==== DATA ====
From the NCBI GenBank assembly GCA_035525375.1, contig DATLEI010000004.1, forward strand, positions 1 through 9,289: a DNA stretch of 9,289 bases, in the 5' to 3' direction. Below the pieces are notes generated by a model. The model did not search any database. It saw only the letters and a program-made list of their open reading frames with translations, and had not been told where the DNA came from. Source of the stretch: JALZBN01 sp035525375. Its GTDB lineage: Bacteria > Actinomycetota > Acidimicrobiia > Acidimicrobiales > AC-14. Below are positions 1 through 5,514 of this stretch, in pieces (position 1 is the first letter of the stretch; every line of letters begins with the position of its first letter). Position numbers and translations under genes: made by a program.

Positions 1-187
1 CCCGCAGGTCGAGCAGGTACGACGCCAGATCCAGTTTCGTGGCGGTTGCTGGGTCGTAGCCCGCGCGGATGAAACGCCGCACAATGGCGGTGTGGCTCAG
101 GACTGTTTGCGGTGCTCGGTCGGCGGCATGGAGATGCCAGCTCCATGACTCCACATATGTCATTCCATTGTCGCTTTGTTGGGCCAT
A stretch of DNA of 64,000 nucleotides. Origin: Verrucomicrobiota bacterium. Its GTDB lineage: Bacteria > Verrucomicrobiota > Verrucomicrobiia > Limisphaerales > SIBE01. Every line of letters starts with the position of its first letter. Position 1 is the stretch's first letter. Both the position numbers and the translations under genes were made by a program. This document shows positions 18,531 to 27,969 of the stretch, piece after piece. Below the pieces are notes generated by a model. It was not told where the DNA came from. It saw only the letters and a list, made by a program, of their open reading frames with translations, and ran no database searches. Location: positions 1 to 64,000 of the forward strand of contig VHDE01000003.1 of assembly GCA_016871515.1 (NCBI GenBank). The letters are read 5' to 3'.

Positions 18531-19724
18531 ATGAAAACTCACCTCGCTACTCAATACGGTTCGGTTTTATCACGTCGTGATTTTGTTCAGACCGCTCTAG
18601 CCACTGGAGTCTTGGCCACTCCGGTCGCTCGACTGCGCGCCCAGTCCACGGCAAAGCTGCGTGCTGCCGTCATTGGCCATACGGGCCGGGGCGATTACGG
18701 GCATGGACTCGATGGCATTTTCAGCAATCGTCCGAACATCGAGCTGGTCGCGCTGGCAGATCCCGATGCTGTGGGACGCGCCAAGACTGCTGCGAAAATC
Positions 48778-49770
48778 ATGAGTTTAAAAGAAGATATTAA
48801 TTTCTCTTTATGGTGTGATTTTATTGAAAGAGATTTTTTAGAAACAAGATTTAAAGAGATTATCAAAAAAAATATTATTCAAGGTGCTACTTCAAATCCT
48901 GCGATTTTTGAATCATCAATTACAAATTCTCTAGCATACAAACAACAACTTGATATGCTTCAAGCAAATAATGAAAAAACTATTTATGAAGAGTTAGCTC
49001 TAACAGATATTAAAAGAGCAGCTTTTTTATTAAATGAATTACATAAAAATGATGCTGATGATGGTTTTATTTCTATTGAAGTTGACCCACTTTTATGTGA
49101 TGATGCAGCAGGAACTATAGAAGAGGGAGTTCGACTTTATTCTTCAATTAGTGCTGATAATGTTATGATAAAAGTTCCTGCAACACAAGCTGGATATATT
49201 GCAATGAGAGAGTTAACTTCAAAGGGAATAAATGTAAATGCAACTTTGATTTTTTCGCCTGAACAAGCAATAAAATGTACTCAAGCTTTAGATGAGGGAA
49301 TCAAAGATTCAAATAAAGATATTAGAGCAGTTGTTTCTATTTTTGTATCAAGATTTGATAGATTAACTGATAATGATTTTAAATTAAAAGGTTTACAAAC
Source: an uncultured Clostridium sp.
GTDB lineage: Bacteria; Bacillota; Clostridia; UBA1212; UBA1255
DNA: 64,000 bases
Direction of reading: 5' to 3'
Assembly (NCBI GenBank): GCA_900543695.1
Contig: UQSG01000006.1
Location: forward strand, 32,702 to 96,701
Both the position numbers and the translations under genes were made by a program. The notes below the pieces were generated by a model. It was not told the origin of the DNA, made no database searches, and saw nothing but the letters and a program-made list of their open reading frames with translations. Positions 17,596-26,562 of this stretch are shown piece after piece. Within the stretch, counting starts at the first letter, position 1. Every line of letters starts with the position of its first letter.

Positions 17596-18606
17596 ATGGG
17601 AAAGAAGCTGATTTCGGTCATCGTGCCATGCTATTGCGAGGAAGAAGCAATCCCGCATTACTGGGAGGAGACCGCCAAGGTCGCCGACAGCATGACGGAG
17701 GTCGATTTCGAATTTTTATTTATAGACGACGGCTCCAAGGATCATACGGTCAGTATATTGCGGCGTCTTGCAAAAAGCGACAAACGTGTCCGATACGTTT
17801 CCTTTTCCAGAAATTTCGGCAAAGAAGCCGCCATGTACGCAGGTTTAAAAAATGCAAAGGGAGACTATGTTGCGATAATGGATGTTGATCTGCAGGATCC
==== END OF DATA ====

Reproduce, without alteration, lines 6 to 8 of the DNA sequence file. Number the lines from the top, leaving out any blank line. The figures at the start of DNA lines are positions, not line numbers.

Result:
Positions 18531-19724
18531 ATGAAAACTCACCTCGCTACTCAATACGGTTCGGTTTTATCACGTCGTGATTTTGTTCAGACCGCTCTAG
18601 CCACTGGAGTCTTGGCCACTCCGGTCGCTCGACTGCGCGCCCAGTCCACGGCAAAGCTGCGTGCTGCCGTCATTGGCCATACGGGCCGGGGCGATTACGG